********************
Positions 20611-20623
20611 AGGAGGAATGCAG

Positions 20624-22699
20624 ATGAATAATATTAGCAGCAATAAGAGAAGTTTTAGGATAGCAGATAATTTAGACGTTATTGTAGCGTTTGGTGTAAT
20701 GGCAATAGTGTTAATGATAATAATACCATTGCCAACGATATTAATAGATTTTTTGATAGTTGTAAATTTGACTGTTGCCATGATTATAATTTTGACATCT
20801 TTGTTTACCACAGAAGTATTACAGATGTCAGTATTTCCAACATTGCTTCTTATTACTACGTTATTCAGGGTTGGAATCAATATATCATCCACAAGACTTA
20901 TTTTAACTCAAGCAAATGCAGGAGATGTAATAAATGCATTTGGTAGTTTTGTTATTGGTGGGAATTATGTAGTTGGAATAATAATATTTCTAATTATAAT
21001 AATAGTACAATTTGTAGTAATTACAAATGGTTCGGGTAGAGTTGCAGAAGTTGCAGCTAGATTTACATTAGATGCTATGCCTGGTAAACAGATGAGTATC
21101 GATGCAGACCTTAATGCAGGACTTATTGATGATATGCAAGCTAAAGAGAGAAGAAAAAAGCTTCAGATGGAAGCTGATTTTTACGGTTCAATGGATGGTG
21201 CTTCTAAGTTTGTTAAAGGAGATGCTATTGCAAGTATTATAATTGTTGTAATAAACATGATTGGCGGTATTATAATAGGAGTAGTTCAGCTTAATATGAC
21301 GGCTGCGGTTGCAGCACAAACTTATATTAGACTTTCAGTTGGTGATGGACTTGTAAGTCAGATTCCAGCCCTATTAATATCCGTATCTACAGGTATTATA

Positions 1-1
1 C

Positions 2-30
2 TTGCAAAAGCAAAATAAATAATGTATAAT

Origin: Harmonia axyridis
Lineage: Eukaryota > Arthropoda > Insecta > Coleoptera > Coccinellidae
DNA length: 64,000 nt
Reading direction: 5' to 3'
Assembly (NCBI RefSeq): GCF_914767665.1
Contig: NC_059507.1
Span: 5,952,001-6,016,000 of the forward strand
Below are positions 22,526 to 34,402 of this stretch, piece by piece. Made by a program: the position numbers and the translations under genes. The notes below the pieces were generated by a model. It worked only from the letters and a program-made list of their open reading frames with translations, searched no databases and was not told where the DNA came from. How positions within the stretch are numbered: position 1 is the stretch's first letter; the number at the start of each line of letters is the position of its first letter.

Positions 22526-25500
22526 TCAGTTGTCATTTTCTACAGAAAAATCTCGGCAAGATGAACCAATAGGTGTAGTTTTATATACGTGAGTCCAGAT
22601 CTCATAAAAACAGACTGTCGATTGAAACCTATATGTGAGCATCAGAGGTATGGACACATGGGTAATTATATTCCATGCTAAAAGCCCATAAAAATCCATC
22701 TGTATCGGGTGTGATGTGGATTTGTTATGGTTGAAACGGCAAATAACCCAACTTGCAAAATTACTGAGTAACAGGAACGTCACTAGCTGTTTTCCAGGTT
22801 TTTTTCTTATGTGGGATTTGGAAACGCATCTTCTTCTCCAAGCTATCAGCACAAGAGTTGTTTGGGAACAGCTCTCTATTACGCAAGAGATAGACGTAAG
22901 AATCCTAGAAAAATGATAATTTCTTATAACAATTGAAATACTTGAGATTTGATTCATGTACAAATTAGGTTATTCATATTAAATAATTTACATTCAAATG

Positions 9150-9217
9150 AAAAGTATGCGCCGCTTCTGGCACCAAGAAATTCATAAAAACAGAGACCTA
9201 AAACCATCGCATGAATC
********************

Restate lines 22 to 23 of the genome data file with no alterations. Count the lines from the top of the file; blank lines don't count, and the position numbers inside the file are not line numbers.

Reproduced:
Span: 5,952,001-6,016,000 of the forward strand
Below are positions 22,526 to 34,402 of this stretch, piece by piece. Made by a program: the position numbers and the translations under genes. The notes below the pieces were generated by a model. It worked only from the letters and a program-made list of their open reading frames with translations, searched no databases and was not told where the DNA came from. How positions within the stretch are numbered: position 1 is the stretch's first letter; the number at the start of each line of letters is the position of its first letter.